Watch this exclusive Mr. Media interview with Kip Addotta by clicking on the video player above!
Mr. Media is recorded live before a studio audience that will repeat after me: We commit to the interview; We go through the interview; And we never ask permission to tell the interviewee that this part is a joke… in the NEW new media capital of the world… St. Petersburg, Florida!
(NOTE: Kip Addotta passed away on August 17, 2019. He was a delightful guest, funny, charming and sharp as ever. RIP. — Bob Andelman)
I guess I thought I knew Kip Addotta.
Now that I am reading his autobiography, Kip Addotta: Confessions of a Comedian, I realize I don’t know him at all.
My guest today was a staple of the 1970s, 1980s, and 1990s comedy scene as he found it: comedy clubs in Los Angeles, nightclubs in Miami and Las Vegas, and an endless series of guest appearances on the talk shows that could make a comic’s career in those days – “The Mike Douglas Show,” “The Merv Griffin Show” and “The Tonight Show with Johnny Carson.”
KIP ADDOTTA podcast excerpt: “I called Elvis Presley’s suite at the International Hotel in Las Vegas. Someone from the Memphis Mafia answered. ‘Who’s this?’ I said, ‘This is Kip Addotta. I’d like to talk to Mr. Presley!’ The guy said, ‘Kip Addotta?’ and I heard Elvis say, ‘I’ll take that call!’ I said, ‘Mr. Presley, let’s go go-karting.’ He said, ‘Kip, I can’t go out; I’ll be mobbed.’ I said, ‘Mr. Presley, take off the chrome suit, put a ball cap on and some tennis shoes and jeans, and let’s go!’ There was a long pause–I felt that he was looking down at himself and he WAS wearing a chrome suit. He chuckled and said, ‘Pick me up out back in 30 minutes.’ That happened three different times while we were both in town. The Memphis Mafia didn’t like it.”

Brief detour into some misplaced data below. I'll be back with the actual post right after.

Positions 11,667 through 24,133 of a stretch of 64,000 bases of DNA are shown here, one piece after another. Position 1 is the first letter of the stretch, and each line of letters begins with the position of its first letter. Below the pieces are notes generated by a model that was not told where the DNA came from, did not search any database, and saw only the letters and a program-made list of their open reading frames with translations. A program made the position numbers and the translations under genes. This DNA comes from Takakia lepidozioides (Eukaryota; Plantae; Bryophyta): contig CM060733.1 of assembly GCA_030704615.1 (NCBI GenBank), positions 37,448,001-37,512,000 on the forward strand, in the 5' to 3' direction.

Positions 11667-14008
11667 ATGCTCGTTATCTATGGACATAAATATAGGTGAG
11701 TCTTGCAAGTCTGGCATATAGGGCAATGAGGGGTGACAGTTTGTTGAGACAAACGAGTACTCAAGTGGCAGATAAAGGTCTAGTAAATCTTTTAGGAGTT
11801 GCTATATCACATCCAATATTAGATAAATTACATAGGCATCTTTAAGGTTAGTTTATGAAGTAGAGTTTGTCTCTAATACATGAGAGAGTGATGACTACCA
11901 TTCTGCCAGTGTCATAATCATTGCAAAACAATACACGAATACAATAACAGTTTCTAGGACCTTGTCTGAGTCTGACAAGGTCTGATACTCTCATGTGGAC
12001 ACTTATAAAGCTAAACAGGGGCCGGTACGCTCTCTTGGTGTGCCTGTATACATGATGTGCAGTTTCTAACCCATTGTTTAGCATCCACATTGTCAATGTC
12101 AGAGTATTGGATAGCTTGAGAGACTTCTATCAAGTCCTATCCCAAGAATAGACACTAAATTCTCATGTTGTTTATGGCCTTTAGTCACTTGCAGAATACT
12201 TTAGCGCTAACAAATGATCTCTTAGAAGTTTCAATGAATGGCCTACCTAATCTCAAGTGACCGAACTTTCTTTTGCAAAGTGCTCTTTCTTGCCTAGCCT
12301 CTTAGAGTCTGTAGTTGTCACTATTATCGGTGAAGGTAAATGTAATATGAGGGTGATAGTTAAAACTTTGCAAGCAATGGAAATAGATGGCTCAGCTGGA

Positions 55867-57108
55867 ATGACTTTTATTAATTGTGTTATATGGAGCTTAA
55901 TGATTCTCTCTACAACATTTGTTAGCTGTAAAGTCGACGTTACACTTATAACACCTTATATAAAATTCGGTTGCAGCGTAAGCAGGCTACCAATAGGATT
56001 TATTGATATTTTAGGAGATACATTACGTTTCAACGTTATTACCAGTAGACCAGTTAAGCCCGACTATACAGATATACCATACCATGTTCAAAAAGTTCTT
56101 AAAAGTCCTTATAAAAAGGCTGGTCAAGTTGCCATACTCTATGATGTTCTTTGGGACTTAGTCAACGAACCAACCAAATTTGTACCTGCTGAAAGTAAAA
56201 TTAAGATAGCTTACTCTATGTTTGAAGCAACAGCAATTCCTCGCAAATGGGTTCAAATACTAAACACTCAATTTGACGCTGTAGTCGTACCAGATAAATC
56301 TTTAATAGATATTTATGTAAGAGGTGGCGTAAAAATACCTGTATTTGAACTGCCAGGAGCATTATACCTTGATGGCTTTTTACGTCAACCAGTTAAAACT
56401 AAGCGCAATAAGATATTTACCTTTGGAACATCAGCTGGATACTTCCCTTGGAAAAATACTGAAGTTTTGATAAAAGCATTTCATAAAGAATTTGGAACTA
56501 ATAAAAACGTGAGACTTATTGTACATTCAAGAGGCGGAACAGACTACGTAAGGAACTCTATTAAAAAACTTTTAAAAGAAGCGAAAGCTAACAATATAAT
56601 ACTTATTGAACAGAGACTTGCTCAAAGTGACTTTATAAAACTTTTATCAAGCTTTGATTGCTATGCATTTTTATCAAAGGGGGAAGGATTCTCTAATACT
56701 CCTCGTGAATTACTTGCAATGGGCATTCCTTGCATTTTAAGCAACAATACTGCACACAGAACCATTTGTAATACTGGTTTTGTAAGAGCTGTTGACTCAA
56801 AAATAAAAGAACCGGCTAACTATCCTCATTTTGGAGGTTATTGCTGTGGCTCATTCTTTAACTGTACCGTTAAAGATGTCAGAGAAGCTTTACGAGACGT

But behind the curtain, as his memoir reveals, his early, personal life was anything but glamorous.
• His mother deserted him and his father when he was just two years old. He never saw her again.
• He slept in his baby crib until the age of 9.
• His father, who never physically left, emotionally abandoned Kip shortly thereafter, although he delivered beatings to his son long into his teens. Dad threw Kip out of his house at age 15 with just two dimes to his name and the clothes on his back.
• Kip was raised by his fiercely protective paternal grandmother, a sicilian woman he described as being a “Made” woman within the ranks of the Mafia. Because of her ties, Kip was escorted and protected whenever he traveled east of the Mississippi by goodfellas.
• His first wife, Mary, mother of his first two children, died tragically at age 23.
Need I go on? This is a book you really must read and I haven’t even told you about his encounters with Frank Sinatra, Elvis Presley and Kenny Kramer of “Seinfeld” fame yet!